Our Preggers Trouser Socks are perfect for the working mama-to-be.  Whether your workplace is business casual or professional, these socks are a classy addition to your work outfit.  Wear a pair of them with your classic black maternity slacks and a high-waisted maternity blouse and you’ll be ready to tackle the business world.  The gradient compression will keep your legs feeling great all day and help your feet from getting too swollen.  Slip on a pair of your favorite heels and finish up the look with a long necklace and a cute coordinating bag.


Make our Preggers Leggings one of your go-to maternity fashion goals!  They are the perfect must-have for fall.  The thicker material will add a little warmth, while also keeping your legs feeling great.  Hold onto your favorite tunics from the summer and layer it with a patterned cardigan.  Add bright colored jewelry and a coordinating bag to give it some pop, and round out the look with your favorite pair of ankle boots.


A little extra support is always nice.  And, since your bump will continue growing, you’ll soon feel the need to add that extra support to your wardrobe – naturally!!  A Preggers Maternity Support Band discreetly gives that support under any outfit.  This fall, wear one under a cute pair of maternity jeans and some layered tunics or sweaters.  Finish up with a comfortable pair of flats and you’re ready for whatever this fall throws at you!  Perfectly comfortable.  Perfectly natural.


August is National Breastfeeding Month in the US.  Breastfeeding is one of the hot triggers in the so-called Mommy Wars, and even in the mainstream news with women across the country banned from feeding their infants in certain public places.  The differences in opinions, as well as such strong opinions from every viewpoint and angle, got me to thinking about how we have viewed breastfeeding as a society over time.  The history is very interesting and eye-opening.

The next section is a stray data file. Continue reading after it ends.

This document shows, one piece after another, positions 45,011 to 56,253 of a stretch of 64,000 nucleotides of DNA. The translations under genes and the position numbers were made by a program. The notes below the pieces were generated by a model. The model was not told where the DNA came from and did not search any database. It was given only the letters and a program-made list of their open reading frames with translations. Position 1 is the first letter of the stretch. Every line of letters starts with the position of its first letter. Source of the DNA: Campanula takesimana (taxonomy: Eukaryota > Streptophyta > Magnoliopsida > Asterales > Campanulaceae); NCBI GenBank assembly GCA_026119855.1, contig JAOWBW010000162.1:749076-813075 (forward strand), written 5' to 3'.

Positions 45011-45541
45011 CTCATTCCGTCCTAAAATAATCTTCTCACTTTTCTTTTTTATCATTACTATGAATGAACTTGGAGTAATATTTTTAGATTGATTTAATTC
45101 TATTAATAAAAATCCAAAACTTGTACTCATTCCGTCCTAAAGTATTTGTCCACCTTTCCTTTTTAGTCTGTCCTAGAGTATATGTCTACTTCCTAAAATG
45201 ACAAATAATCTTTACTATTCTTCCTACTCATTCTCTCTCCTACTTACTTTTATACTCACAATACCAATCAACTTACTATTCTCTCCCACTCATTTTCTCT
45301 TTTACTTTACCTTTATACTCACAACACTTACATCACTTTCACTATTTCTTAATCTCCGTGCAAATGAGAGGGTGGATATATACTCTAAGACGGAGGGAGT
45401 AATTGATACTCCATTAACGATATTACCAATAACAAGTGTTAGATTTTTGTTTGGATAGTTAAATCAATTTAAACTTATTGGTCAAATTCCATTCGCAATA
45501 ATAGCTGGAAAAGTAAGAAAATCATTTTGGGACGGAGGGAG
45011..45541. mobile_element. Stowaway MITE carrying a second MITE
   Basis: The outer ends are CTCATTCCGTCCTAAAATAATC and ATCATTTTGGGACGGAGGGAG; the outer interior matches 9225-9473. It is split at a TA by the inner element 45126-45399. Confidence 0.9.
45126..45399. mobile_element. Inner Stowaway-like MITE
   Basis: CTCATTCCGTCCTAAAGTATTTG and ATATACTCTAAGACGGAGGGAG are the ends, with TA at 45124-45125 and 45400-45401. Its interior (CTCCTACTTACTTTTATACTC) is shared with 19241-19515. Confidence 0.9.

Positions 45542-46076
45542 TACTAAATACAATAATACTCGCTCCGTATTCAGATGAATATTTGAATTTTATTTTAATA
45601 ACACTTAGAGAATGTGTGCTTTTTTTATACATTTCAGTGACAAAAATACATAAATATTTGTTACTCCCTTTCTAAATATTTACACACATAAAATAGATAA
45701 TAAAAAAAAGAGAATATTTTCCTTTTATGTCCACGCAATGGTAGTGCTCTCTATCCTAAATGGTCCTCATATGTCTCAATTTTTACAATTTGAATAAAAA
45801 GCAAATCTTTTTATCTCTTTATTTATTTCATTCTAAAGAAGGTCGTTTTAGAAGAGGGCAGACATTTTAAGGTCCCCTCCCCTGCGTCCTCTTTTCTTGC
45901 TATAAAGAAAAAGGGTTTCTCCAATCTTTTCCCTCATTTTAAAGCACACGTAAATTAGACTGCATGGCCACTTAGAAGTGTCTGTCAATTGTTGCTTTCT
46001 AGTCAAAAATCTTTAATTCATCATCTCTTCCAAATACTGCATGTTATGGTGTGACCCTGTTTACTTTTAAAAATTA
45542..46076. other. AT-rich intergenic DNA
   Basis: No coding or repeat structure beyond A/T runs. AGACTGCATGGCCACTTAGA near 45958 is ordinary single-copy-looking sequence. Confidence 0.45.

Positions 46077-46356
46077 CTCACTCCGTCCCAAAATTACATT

A Necessity for Infant Survival

Science and common sense will tell you that humanity and breastfeeding have gone hand in hand throughout time and was once a necessity for infant survival, but as any modern lactation consult can attest to, breastfeeding is not without its challenges.  This is not a new fact that has developed as we developed, but one that has always been part of the process and experience.  So, what did our ancestors do to combat difficulties in breastfeeding?  Some evidence suggests that various natural remedies were used to stimulate lactation, but the easiest and most common solution was to hire a wet nurse.

Wet Nurses

A wet nurse is a woman who cares for and breastfeeds another woman’s child.  The practice developed as a solution to lactation problems or to feed infants whose mothers had died.  Over time, many women in the upper classes of society began to see breastfeeding as unfashionable and an inconvenience.  This lead to the rise in wet nursing as a respectable occupation, especially for poorer women.  Roman citizens even preferred Greek wet nurses, as they that babies fed by Greek nurses would have an easier time learning Greek, as well as Latin.  For centuries, wet nursing was a well maintained practice, most especially in Western Europe and the practice was even used in the American colonies and the early years of the United States.

Shift in Thinking

Around the time of the American and French Revolutions, some began to worry that wet nursing was unnatural and led to high mortality rates among newborns.  Physicians, scientists, those in the legal system and even popular writers began to encourage mothers to nurse their own children.  The romanticized viewpoint became one of mothering by getting back to nature.  This, however, did lead to the idea that a woman’s place was at home, and these early new governments were set up with women having little to no political rights.  Breastfeeding or wet nursing maintained as the way to feed infants, however, until the rise of infant formula and bottle feeding.